I’ve been finding it hard lately to come up with something to blog about. Oh sure, there’s a whole rack of YouTube videos I have flagged and ready to roll, but knowing which is most important or what to say to lead into them has been somewhat holding me back.
Today that changed, and thanks to Beau for this insightful message to everyone. I’m not sure he really knows what a sea-change he may have started.
If you’re ever in need of assistance in a life threatening situation and are unable to speak clearly to the responder for fear of being found out then remember this story, and adapt it for your own country as appropriate.
Pink Saltire is an organisation that I have worked closely with for a number of years now and is Scotland’s community voice for lesbian, gay, bisexual and transgender (LGBT+) people of all age groups.
Since 2014 they have been doing an immense amount of good work for the LGBT+ community here in Scotland, and it is no exaggeration to say that recent advances in the wellbeing, understanding and acceptance of the LGBT+ community in Scotland as a whole is in no small part down to their efforts.
In this post I’ll be reviewing some of the products that are available from their online store.
Evidence suggests that the disproportionately high incidence of poor mental health within the LGBTI+ population living rurally is due to prejudice, isolation and minority stress. Prejudice and lack of inclusion is experienced in social life, the public sector, work life and school. Evidence shows that service provision is not meeting the needs of LGBTI+ people in rural areas in Scotland. This lack of provision leads to feelings of isolation and lack of visibility.
We know that these are big issues with significant impact on the community, and Covid 19 has potentially made things worse.
We want to ensure that LGBTI people living rurally are heard when it comes to social, economic and community recovery.
Please join us on the 17th of September at 6pm. For an online event to allow for open and safe discussion around LGBTI inclusion and equality. Open to all LGBTI people who live and work within rural spaces, who would like to share their experiences in order to see improvements made.
For some time now I’ve been think about starting up a YouTube channel.
The problem I have is that I don’t feel that there’s enough I can offer to make it fully or even mainly about transgender issues or, for that matter, about any one particular subject. Which leaves me with a problem …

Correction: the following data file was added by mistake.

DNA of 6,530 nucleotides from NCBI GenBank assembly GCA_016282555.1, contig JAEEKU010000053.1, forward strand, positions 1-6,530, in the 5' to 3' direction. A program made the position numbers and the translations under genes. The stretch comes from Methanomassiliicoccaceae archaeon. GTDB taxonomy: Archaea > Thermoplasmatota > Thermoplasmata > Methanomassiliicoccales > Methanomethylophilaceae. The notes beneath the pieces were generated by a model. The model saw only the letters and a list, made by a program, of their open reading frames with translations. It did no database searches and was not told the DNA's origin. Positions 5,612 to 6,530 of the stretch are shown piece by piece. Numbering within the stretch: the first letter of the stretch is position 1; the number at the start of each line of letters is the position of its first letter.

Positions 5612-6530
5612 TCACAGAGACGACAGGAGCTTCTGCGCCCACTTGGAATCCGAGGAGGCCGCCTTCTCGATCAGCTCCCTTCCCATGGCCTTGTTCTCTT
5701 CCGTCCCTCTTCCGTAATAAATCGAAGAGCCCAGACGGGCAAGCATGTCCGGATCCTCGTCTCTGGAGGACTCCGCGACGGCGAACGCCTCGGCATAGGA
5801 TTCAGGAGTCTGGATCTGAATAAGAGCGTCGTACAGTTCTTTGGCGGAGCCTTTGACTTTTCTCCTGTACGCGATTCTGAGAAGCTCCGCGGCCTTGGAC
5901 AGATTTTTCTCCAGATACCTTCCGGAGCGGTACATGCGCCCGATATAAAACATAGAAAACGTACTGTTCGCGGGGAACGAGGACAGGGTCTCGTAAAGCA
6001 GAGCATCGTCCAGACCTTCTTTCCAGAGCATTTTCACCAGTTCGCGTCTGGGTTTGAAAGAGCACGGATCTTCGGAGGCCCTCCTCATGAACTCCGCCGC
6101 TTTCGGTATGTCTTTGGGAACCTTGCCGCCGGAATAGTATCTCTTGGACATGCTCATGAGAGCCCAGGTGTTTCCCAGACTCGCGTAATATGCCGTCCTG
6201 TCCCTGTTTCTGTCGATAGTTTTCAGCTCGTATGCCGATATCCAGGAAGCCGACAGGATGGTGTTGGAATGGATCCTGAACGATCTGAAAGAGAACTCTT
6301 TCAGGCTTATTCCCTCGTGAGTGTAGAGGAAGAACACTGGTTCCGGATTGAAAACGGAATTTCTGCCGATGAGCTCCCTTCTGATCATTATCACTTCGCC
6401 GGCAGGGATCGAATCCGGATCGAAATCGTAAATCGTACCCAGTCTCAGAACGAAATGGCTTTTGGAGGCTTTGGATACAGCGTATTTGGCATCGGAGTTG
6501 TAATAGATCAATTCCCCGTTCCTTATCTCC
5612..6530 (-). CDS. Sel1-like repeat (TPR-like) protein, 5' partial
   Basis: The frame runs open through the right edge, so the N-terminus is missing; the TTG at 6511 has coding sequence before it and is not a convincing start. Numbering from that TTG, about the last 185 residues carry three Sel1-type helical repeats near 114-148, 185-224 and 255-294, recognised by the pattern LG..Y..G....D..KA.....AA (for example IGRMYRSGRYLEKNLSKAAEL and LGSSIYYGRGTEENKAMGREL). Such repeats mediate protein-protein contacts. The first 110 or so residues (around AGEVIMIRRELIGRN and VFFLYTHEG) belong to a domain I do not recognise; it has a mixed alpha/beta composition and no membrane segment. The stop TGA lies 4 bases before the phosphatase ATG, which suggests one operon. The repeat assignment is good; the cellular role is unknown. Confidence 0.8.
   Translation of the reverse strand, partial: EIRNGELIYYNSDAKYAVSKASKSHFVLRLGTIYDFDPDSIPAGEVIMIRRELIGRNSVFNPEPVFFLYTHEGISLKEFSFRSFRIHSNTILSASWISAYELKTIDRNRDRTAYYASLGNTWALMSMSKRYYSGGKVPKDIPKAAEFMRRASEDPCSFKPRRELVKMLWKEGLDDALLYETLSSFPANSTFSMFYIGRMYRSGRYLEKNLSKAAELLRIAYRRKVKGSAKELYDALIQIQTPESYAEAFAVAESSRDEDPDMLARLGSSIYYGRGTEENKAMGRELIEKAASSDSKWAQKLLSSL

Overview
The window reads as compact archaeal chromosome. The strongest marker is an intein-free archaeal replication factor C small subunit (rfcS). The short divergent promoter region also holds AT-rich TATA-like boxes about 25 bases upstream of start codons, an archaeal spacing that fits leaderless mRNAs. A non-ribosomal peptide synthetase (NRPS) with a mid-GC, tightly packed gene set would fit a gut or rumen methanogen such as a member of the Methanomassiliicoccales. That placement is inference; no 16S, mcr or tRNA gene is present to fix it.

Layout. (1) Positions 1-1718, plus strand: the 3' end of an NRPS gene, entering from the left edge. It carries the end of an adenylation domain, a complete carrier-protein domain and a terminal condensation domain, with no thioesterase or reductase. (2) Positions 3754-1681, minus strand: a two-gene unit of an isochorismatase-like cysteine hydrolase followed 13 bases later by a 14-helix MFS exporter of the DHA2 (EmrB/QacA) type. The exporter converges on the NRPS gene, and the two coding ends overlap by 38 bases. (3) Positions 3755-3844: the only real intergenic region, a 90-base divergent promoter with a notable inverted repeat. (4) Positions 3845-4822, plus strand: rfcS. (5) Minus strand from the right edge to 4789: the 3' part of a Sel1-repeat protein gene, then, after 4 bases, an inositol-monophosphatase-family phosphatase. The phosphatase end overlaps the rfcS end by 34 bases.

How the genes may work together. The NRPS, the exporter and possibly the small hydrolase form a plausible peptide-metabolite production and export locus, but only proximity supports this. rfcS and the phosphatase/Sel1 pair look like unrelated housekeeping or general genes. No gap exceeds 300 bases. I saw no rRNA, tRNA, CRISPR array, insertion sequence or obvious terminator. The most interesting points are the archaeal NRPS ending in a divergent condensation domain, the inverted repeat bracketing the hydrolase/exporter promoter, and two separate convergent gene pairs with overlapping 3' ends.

I was due for some new wigs, courtesy of the NHS, and went over to Edinburgh to make my selection. I picked out one in a similarish style to my usual ones but with a bit of a colour change, and have ordered three more in from which I’ll select another. I went over with a friend as she wanted to get a new wig and some professional advice and she came away with something that will look really good on her.
Also my friend had bought me a small gift as a thank you for being so helpful and supportive to her over the past few months, a lovely necklace that I’d seen in a shop window the week before and drooled over. When I got home and undid the parcel I was deeply touched by her sweet gesture. I’ll show you both the wig and the necklace in a future post.
It was later on Friday evening that things started to go wrong.
Ever since I had my “epiphany” and fully recognised the truth about myself I have wanted to be able to go out in public looking as female as that beatch “Mother Nature” will allow.
It’s been a long, hard road because I’m just over 6 feet tall, fairly sturdily built, have large ears, large hands, large feet and, most disappointingly, androgenetic alopecia a.k.a. Male Pattern Baldness. In my case this baldness is not complete (as in the whole of the top of my head is bald) but I have a deep bald “river” on each side and a central “patchiness” to my hair.
There comes a point in history when the minutiae of the details of an event becomes irrelevant.
Who fired the first shot in the American Civil War?
Who fired the arrow that hit King Harold in the eye?
Who invented pizza?
The same applies when looking at Stonewall. It really doesn’t matter whether the details are fully known, what is important is the legacy it leaves behind and, MOST importantly, what we DO with that legacy.
Tomorrow I’ll be posting about how the legacy of Stonewall affected my life this very day and turned it into something special and memorable for me, but in the meantime here’s a really interesting video that proves my point entirely.